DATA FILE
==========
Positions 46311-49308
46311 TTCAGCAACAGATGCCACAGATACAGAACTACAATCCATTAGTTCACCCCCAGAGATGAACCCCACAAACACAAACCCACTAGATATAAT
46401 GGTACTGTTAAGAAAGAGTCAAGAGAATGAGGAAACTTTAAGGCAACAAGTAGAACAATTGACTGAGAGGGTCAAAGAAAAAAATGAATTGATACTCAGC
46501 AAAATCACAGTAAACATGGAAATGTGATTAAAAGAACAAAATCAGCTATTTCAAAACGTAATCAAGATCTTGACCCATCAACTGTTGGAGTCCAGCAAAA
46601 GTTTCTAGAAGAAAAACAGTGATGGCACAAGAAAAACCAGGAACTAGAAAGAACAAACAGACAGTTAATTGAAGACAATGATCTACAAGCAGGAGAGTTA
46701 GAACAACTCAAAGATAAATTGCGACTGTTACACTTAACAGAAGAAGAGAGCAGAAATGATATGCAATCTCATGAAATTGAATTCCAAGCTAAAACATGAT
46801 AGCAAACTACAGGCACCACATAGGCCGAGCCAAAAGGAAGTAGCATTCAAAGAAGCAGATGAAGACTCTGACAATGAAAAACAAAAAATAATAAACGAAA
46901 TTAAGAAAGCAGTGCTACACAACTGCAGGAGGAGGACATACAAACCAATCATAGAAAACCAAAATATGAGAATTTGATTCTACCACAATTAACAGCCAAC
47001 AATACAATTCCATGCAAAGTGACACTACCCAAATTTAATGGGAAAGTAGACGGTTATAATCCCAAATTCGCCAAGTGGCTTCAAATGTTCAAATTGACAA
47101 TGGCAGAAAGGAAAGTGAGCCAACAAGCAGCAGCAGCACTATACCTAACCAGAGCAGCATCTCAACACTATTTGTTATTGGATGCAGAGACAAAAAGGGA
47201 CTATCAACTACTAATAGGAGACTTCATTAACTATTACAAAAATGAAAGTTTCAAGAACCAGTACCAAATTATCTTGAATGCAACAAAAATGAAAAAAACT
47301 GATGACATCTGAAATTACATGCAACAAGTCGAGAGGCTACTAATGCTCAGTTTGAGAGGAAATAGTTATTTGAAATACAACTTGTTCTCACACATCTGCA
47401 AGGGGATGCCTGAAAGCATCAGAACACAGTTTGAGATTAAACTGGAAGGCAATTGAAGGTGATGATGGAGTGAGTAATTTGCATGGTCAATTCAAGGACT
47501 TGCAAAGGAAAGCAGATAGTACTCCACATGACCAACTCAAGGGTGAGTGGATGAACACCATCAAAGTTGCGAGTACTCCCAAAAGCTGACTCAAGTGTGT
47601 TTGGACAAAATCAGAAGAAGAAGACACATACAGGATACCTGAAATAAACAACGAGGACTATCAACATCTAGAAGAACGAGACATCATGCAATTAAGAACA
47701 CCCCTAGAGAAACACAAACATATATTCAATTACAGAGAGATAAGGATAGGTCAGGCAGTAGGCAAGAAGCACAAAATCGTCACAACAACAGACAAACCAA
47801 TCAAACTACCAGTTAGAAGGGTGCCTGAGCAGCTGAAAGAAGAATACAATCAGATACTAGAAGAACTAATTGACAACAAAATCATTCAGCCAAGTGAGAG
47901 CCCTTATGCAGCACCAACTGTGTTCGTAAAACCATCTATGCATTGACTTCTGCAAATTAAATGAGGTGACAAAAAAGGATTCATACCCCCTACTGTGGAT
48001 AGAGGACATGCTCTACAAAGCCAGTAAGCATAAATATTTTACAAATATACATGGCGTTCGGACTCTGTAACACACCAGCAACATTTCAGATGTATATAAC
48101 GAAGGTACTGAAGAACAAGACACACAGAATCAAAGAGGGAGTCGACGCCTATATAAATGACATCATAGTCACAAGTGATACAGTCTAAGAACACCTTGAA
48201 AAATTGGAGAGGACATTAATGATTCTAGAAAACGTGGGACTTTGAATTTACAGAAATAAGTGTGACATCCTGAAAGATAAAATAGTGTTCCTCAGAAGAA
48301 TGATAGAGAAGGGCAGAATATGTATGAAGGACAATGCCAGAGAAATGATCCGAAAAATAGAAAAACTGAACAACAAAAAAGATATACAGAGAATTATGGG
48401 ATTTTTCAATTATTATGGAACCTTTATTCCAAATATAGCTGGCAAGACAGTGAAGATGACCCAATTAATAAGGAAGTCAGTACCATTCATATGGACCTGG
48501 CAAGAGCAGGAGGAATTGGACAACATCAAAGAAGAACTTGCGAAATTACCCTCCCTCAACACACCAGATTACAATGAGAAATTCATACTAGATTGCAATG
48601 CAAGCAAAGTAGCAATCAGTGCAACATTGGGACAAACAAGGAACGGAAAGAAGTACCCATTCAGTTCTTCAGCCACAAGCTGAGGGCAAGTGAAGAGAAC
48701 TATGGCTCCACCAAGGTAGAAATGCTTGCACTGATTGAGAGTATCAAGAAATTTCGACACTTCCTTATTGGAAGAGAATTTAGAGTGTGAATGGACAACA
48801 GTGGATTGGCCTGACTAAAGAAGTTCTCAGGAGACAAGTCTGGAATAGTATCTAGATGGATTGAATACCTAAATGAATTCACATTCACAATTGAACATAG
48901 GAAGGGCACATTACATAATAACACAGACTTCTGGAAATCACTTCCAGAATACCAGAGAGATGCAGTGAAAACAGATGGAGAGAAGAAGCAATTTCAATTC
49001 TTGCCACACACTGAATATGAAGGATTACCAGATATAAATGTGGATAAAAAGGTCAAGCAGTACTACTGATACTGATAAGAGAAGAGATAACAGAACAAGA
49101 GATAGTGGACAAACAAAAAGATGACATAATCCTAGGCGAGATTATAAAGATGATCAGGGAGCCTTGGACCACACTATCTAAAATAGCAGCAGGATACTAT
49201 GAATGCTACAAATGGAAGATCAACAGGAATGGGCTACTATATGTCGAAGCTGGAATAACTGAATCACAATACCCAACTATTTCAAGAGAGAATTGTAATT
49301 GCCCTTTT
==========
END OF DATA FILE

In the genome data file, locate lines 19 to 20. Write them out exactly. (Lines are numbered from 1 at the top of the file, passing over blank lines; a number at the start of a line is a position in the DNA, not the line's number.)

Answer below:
48001 AGAGGACATGCTCTACAAAGCCAGTAAGCATAAATATTTTACAAATATACATGGCGTTCGGACTCTGTAACACACCAGCAACATTTCAGATGTATATAAC
48101 GAAGGTACTGAAGAACAAGACACACAGAATCAAAGAGGGAGTCGACGCCTATATAAATGACATCATAGTCACAAGTGATACAGTCTAAGAACACCTTGAA